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What does "Argument Error: wrong number of arguments (1 for 0)" mean?

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3 Answers 3

up vote 47 down vote accepted

When you define a function, you also define what info (arguments) that function needs to work. If it is designed to work without any additional info, and you pass it some, you are going to get that error.

Example: Takes no arguments:

def dog

Takes arguments:

def cat(name)

When you call these, you need to call them with the arguments you defined.

dog                  #works fine
cat("Fluffy")        #works fine

dog("Fido")          #Returns ArgumentError (1 for 0)
cat                  #Returns ArgumentError (0 for 1)

Check out the Ruby Koans to learn all this.

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To Expand on what was already stated. –  bennett_an Sep 24 '11 at 17:56
-1 Cat.new("Fluffy") does not work fine. It gives "uninitialized constant Cat", and Cat().new("Fluffy") gives "ArgumentError: wrong number of arguments (0 for 1)". –  Andrew Grimm Sep 25 '11 at 23:43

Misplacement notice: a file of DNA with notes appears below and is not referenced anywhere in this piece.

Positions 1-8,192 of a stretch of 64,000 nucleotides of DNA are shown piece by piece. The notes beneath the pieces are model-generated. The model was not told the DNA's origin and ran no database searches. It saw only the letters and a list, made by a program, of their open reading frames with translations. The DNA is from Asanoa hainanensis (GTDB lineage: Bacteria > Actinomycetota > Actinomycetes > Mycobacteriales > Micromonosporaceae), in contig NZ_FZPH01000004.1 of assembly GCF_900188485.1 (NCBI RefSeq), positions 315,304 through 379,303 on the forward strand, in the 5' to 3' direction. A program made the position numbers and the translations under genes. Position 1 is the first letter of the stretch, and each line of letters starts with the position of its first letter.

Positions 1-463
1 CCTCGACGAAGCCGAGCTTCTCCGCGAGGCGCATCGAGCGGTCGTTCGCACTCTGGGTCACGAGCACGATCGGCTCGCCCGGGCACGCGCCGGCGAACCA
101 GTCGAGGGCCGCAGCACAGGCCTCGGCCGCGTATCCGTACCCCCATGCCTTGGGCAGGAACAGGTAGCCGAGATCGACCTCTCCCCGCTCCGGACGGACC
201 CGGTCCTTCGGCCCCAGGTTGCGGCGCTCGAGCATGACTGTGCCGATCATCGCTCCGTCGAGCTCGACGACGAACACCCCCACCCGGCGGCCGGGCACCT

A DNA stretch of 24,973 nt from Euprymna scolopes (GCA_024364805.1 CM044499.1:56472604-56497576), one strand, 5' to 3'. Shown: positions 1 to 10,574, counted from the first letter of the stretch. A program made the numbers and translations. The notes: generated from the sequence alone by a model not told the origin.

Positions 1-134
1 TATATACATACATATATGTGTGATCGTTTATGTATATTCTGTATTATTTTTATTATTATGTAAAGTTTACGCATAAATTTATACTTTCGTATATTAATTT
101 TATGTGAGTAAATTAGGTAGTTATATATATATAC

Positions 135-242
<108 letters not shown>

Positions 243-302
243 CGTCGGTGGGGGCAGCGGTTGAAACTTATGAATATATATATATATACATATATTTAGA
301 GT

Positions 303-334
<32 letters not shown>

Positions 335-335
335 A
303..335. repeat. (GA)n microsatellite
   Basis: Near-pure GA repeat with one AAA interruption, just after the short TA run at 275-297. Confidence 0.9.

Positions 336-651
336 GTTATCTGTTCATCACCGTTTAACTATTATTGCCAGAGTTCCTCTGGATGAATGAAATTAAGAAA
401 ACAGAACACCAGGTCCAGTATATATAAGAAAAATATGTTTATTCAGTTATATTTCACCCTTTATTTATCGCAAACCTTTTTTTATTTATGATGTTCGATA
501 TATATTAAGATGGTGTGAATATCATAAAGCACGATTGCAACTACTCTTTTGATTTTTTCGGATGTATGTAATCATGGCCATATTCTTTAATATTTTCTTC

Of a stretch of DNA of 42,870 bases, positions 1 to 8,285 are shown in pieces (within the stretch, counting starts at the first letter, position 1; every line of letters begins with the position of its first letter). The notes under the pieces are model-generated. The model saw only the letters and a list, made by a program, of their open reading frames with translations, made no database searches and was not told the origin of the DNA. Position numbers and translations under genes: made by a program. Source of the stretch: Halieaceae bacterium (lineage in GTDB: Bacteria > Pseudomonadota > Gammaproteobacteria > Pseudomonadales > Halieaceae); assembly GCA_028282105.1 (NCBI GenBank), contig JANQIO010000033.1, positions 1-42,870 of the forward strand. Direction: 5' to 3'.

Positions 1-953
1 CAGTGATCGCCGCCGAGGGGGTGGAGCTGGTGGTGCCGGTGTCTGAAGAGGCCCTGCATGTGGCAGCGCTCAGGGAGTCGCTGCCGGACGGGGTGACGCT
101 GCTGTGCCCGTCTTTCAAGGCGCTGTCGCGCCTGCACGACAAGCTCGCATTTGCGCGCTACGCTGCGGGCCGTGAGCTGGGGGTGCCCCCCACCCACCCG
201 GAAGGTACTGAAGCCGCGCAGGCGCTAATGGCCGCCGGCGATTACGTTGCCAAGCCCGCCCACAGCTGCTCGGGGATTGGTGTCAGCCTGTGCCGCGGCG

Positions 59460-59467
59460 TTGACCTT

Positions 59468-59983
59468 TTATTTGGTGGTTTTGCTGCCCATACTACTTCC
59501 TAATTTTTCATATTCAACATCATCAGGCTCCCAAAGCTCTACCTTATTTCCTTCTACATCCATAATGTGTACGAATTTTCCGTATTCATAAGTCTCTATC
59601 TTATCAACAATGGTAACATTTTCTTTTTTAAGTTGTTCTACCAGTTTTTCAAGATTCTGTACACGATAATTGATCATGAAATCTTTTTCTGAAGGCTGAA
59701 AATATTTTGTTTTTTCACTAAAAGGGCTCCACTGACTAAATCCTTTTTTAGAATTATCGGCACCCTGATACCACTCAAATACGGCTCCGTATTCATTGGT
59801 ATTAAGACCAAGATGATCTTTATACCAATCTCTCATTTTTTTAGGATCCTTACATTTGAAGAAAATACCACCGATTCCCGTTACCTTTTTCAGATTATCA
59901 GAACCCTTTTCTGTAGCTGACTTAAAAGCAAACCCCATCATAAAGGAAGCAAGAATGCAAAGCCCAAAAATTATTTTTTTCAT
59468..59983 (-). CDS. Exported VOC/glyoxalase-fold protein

Intended to be more of a simple visual representation to explain what an argument error is. But if you are that concerned, please fix it. <br> The other answers may have been more technically valid, but probably not as helpful to someone asking something as elementary as "what is an ArgumentError?" –  bennett_an Sep 26 '11 at 7:30

You passed an argument to a function which didn't take any. For example:

def takes_no_arguments

takes_no_arguments 1
# ArgumentError: wrong number of arguments (1 for 0)
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I assume you called a function with an argument which was defined without taking any.

def f()
  puts "hello world"

f(1)   # <= wrong number of arguments (1 for 0)
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